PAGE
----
One can only imagine the confusion if birds were identified only by their common names. Instead of Anas platyrhynchos all over the northern hemisphere, we’d have Mallard, Canard Colvert, Anade Real, Stokente, Wilde End, Germano Reale, Stokkand, Ma-gamo, Pato-real, and others. Clearly unworkable. So scientific names are valuable, although common names are used most often by birdwatchers.
But since common bird names have caused confusion in the past, the American Ornithologists’ Union and British Ornithologists’ Union have made some common English names for American and British birds official.
As in all science, continually gathered new information changes taxonomic relationships, and the scientific and common names along with them. So, although we tried to include the most current and accurate scientific names, based on the International Ornithologists’ Union’s IOC World Bird List, there is no guarantee that they will be accurate tomorrow.
As in every scientific discipline and related endeavors, words derived from the Latin form the core language of the discipline, although derivations from Greek and shared Indo-European roots figure strongly as well. Ornithology and bird-watching are perfect examples. The scientific names of birds define the relationships among some 10,000 species and are typically descriptive. The genus and species name may describe the birds’ color, pattern, size, or parts of the body; the name of an ornithologist or other person; where it is found; its behavior; or some characteristic that may not make sense now but did in the eye of the person who named it. In any case, it is often interesting. For example, Falco mexicanus, the scientific name of the Prairie Falcon, obviously means a falcon from Mexico. Less obvious, perhaps, is Anas acuta, the Northern Pintail, whose scientific name means “sharp duck,” referring to the male bird’s tail.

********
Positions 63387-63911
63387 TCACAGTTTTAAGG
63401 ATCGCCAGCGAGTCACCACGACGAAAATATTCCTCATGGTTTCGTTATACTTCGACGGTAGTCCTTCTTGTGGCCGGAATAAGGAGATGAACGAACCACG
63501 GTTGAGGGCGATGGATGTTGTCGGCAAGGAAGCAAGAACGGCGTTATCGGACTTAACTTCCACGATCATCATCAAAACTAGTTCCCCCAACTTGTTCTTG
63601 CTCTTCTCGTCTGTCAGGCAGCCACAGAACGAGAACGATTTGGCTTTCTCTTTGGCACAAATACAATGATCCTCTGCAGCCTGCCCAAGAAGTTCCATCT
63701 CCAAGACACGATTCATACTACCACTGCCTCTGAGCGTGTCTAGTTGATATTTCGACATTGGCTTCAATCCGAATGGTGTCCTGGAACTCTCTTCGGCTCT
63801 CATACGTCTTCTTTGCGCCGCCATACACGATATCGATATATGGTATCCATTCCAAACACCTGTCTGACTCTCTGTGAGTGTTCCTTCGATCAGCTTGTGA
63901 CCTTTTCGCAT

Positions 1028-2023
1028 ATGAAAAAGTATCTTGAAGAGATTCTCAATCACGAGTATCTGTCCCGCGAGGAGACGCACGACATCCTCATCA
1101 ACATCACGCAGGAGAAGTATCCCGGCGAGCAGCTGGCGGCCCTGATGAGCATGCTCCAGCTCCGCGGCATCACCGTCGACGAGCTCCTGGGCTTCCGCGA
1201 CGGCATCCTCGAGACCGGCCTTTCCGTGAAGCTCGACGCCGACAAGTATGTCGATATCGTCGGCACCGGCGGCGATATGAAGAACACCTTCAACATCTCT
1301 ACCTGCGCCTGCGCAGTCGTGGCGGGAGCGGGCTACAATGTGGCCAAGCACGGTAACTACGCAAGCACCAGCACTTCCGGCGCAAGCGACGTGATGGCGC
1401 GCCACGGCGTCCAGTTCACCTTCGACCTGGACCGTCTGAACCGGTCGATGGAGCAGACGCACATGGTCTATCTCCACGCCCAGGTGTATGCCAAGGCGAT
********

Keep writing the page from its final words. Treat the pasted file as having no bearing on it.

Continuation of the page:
Bird enthusiasts don’t often pay much attention to scientific names, but bird feather anatomy such as “superciliary” and “auricular” are crucial to identification, as is “furcula” to those banding (or ringing) birds and estimating fat stores on the birds. “Pelagic” is a term not known to most people but often used by ocean-going birders.
We hope this book will open your mind to some scientific and everyday terms that have derived from the Latin and make your bird-watching activities all the more fascinating.
Biological classification is based on the work of Carl Linnaeus, who grouped species on the basis of shared physical characteristics. Darwin’s classifications based on evolutionary descent increased the consistency of classification. Now, phylogenetic groupings created by taxonomy and DNA data in addition to morphology are used. Interestingly, these new methods have corroborated much of the anatomical and morphological classifications.